The Bell and Gossett System Syzer and Pump Affinity Laws

Norm Hall
February 8, 2010
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Hydronic heating system flow rates and pressure drops are related through a series of AFFINITY LAWS. Let’s examine the laws and how to use them in practical day to day applications.

This first law tells us if we have a pump operating at design conditions, in a closed hydronic system, and it is flowing “X” GPM; if we cut the speed in half we will cut the flow in half. If we trim the impeller, then the flow will drop in a direct relationship.

The second Affinity Law is a bit more complicated. It says, “The change in pump head or pressure drop in the system varies as the square of the change in GPM flow rate. If the system pump is flowing “X” GPM at “Y” feet of head and we want to double the flow rate; the pump will have to produce 4 times the head. Conversely, if we want to drop the flow rate in half it only takes ¼ of the pump head. Of course, all of this assumes a steady state condition, meaning the control valves are all at design condition or not changing as the flow changes.

Scale 5 on the B&G System Syzer can be a handy tool for using the second Affinity Law. Let’s take a look at an example. Assume you have a heat exchanger with a capacity of 100 GPM at a pressure drop of 20 feet. Maybe that 100 GPM was based on an original design of 20°ΔT and you want to see what the pressure drop would be if you went to 40°ΔT with the same BTUH output. We know that BTUH = GPM x ΔT x 500 for water, so if we change from 20°ΔT to 40°ΔT then the GPM goes from 100 GPM to 50 GPM.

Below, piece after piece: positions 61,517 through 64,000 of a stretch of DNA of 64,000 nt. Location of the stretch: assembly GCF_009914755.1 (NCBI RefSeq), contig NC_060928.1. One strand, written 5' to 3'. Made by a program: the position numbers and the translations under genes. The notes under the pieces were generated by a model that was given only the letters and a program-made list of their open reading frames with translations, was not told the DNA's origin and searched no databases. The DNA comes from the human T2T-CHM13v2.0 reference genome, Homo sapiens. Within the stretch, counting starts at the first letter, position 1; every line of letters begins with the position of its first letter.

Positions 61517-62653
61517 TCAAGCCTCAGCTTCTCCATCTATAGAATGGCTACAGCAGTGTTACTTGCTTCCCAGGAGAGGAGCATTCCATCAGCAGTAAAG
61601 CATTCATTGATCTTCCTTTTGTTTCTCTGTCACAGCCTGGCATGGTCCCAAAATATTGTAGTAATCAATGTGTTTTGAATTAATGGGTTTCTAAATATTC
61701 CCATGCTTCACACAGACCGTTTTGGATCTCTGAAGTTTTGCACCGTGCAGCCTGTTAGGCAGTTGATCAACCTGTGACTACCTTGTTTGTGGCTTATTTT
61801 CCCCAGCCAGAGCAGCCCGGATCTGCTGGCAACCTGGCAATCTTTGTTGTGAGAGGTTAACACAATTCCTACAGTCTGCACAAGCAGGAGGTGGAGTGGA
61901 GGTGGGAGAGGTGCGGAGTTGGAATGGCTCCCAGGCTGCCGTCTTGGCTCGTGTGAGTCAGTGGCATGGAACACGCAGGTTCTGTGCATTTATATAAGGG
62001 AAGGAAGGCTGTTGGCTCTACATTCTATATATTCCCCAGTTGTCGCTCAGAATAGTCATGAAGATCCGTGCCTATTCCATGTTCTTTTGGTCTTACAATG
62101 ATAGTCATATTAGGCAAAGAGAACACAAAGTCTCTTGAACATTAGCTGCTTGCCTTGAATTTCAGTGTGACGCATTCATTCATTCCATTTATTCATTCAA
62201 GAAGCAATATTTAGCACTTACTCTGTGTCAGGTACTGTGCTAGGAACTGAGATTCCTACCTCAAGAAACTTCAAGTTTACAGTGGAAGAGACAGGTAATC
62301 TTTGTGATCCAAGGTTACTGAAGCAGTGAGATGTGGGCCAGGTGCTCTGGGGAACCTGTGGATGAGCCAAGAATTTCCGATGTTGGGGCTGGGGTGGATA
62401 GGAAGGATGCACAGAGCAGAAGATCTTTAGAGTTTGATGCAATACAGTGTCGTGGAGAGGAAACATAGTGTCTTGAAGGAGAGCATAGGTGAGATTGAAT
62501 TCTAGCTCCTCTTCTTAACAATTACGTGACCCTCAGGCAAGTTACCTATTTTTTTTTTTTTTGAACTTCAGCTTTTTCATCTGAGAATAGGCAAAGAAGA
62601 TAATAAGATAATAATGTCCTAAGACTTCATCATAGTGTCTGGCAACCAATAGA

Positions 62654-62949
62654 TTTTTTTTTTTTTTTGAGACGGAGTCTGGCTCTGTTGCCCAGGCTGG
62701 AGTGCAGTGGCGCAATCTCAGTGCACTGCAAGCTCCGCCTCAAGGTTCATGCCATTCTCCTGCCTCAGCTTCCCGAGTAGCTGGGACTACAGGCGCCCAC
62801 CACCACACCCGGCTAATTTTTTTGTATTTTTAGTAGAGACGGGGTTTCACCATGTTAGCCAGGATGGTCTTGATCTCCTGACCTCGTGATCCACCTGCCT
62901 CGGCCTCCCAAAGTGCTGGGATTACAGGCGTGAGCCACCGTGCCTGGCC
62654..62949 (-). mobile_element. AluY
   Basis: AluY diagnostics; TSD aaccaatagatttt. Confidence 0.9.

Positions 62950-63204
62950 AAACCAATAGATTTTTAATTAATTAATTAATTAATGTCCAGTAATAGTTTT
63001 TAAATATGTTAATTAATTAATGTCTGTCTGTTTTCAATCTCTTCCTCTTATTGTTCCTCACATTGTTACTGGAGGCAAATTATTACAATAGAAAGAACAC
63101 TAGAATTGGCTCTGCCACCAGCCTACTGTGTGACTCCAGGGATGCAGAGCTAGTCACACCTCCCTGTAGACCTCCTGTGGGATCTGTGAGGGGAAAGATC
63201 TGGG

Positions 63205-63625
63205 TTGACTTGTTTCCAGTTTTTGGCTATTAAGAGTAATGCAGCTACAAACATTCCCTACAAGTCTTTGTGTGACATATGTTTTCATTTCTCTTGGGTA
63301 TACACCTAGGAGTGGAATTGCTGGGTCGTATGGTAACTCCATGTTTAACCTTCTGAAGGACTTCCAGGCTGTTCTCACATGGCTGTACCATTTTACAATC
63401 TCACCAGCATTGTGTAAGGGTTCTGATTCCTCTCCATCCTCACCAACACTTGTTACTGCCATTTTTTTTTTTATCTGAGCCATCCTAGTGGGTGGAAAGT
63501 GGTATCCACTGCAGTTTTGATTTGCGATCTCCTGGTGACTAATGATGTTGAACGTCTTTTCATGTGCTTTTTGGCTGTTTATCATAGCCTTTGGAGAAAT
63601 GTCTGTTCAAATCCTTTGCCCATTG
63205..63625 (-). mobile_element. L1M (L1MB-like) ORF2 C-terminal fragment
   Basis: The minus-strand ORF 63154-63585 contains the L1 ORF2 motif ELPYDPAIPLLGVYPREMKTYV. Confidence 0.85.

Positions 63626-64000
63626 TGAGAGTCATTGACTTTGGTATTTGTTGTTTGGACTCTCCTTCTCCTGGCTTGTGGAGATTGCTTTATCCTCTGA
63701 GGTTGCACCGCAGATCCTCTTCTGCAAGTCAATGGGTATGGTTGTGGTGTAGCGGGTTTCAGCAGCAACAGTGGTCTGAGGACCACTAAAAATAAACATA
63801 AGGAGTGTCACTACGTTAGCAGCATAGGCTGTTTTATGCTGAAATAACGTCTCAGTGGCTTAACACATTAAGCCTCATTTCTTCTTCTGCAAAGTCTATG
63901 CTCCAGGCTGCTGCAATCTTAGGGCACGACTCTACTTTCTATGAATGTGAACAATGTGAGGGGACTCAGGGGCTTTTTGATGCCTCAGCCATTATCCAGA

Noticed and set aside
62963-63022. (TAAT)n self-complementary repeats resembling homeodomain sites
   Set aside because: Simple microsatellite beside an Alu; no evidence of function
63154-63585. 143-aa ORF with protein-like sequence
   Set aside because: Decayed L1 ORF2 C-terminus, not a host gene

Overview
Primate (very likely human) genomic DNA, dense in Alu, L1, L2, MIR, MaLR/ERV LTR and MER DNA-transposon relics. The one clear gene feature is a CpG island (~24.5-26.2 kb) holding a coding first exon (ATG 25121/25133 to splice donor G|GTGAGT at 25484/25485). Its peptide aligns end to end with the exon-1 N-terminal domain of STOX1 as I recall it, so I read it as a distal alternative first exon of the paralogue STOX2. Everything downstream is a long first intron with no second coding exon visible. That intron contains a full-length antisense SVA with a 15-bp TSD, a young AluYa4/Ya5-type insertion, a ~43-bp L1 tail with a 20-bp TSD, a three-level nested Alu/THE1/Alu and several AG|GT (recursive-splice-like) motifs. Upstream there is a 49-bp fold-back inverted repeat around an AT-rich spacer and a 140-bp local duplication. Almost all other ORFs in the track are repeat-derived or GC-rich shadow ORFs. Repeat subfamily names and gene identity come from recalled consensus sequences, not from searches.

Now let’s find the new pressure drop using scale 5 of the System Syzer. We could just use the formula above and a calculator, but let’s find a quick answer. Take scale 5 and align 100 GPM in the white window with 20 feet in the blue window. Now look at 50 GPM in the white window. Without moving the wheel, we see 5 feet of pressure drop. We obtain a quick answer using the second Affinity Law and the ITT Bell and Gossett System Syzer.

Next week we’ll use this tool for a field pumping problem.

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Disclaimer: R. L. Deppmann and it’s affiliates can not be held liable for issues caused by use of the information on this page. While the information comes from many years of experience and can be a valuable tool, it may not take into account special circumstances in your system and we therefore can not take responsibility for actions that result from this information. Please feel free to contact us if you do have any questions.

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